Documenting a dispute resolution process in this context is not as simple as mapping out methods used in the past, based on traditional stories. While it is true that all communities have conflicts and that each First Nation community has ways to manage conflicts and address disputes, these methods are not static. They have evolved over time to incorporate developing values and principles arising from within the community, its customs and traditions, and from external influences. “Legal traditions and customary laws”, referring in this context to process and methods rather than substantive law, are not stagnant, but are living systems and subject to continual enhancement and continuous evolution to develop and remain relevant under changing circumstances.

Another layer of complexity is that the community may develop different process options for different types of disputes.

This project’s experience with the Tsleil-Waututh community has confirmed that this important work will take considerable time, energy and resources. Even with the support, resources and encouragement available through this project, the process for the Tsleil- Waututh community has only begun. Despite its commitment to see this project through, it will not be easy for the Tsleil-Waututh to find the necessary time and resources, especially in light of the many other weighty initiatives and challenges the community faces. Developing a community-based dispute resolution process is not an easily achievable goal.

To review the full report, click here.

 

International Custody Mediation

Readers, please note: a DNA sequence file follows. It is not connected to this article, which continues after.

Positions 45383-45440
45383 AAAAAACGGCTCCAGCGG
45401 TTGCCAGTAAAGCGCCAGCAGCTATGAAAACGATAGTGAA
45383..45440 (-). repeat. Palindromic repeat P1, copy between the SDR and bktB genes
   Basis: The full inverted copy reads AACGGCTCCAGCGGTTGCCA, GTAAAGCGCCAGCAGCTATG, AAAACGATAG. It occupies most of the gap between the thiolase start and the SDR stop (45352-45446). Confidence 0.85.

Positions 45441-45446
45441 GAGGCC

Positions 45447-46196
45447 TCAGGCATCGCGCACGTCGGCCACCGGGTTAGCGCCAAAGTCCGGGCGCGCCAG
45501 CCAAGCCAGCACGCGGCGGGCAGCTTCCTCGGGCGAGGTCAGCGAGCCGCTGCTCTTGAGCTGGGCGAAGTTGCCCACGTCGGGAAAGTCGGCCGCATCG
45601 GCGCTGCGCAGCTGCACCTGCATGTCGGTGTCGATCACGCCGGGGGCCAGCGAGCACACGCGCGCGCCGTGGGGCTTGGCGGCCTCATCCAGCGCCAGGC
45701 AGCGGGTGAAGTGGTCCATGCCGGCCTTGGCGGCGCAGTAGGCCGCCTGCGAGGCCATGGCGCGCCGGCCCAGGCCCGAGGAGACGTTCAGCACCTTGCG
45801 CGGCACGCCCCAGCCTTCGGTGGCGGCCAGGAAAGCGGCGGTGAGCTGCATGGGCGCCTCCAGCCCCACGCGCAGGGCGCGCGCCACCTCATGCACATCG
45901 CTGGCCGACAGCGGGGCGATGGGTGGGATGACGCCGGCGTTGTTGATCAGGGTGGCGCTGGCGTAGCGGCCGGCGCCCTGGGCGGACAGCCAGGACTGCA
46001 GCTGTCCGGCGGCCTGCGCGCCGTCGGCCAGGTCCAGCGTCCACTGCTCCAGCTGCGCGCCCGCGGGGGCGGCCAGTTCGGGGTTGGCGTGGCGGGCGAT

Mediation may be used preventatively or to resolve international family disputes.  Mediators are uniquely trained in cross-border issues while keeping the safety and security of the child at the forefront.

International parental child abduction is a prevalent phenomenon that has aroused the anxious interest of most national governments. It usually arises out of a complex and extreme breakdown in relationship between parents. It frequently causes acute emotional distress to both parents involved, and most importantly to the abducted children.

Governments from many nations have been cooperating to seek a consistent approach, to discourage, and as far as possible, undo the effect of, international parental abductions. Most such abductions cases coming to our courts are considered under the provisions of the 1980 Hague Convention on the Civil Aspects of International Child Abduction (the Hague Convention). The basic premise is humanitarian — that it is normally in the best interest of an internationally abducted child to be returned as quickly as possible to the country from which he or she has been taken.

Mediation in International Abduction Cases Anne-Marie Hutchinson, presented at the World Congress on Family Law and The Rights of Children and Youth, Cape Town 2001